The Monti: Live storytelling of life stories at Duke
Last night at the Coffeehouse, six students performed personal stories based on the theme of betrayal. Some stories portrayed how their bodies betrayed themselves; others were about how they betrayed their family; still others depicted times when the storytellers had been betrayed. I was amazed by the diversity of story content and the performers’ courage to share their intimate experiences with a full house.
Jeff Polish, executive director at The Monti, guided the students and helped them work on their narratives. The Monti is a non-profit organization in the Triangle area whose mission is to “create community through the telling of stories.” As the master of ceremonies for the event, Jeff Polish, who sounded like Ray Romano’s voice doppelganger (but not similar to Ray Romano’s signature captious humor), provided enthusiastic introductions for the monologues.
After the event, I tried an exercise of putting myself in the performers’ shoes. Yet, I was stumped trying to think of a personal story about betrayal. There were none that easily came to mind. The more I thought on the matter, I came to the conclusion that in order to be betrayed one must be vulnerable. I often defend against vulnerability, putting up a barrier against disappointments. I also do not like to be blindsided by unexpected events. Or maybe it is that when “betrayed” I refuse to confront that feeling.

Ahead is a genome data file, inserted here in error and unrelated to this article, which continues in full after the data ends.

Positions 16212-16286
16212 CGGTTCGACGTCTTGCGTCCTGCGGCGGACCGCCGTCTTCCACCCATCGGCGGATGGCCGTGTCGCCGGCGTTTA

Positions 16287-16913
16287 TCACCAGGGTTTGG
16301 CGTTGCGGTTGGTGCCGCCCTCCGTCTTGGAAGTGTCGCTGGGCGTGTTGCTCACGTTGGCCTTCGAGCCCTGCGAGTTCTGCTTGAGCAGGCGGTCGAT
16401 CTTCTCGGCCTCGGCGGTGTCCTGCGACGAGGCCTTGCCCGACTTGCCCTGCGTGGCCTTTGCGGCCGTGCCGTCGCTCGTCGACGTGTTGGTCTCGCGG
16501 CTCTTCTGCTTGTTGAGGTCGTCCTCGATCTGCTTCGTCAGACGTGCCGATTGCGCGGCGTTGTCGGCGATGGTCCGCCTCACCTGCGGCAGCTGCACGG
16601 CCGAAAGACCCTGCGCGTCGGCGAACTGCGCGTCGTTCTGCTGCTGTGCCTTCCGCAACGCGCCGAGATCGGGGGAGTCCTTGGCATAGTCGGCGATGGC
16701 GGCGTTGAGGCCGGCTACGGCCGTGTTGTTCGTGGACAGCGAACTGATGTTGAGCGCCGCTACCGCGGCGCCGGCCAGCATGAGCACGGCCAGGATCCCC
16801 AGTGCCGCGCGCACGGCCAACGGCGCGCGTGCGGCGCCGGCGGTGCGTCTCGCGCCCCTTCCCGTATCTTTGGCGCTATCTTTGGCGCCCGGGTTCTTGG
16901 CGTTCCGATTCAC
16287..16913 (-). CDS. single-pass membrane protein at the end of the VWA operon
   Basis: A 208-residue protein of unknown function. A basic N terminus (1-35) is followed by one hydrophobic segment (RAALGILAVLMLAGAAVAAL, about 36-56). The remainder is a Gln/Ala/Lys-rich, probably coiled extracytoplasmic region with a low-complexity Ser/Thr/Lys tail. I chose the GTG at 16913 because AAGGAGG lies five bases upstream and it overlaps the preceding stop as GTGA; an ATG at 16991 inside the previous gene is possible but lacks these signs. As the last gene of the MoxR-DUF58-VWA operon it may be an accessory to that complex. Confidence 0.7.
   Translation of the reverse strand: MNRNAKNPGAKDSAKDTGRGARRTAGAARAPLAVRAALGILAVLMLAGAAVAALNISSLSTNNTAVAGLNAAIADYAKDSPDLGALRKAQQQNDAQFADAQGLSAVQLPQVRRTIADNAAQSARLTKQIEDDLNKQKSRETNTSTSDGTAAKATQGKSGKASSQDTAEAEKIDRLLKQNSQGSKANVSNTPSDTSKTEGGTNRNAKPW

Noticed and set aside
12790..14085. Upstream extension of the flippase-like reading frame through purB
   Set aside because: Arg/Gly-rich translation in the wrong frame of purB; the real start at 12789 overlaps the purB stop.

However, I learned from the performers that identifying and reconciling with betrayal can allow for growth and forward movement rather than suppressed resentment. The students were introspective enough to identify a point in their life when they were susceptible to betrayal. By formulating a story about it they confronted their feelings of resentment and transformed those emotions into acceptance.
The Monti encourages “ordinary people to tell extraordinary stories.” The Monti hopes that the story itself will resonate with others and foster community. The performers’ stories resonated with me. During the evening, I was able to step back from seeing these students as merely Duke peers. The stories revealed a richness of human experience that went beyond the campus walls. The storytellers were suddenly three-dimensional humans with complex backstories, not merely another Duke student stressed about an upcoming exam. They were extraordinary people telling their extraordinary stories.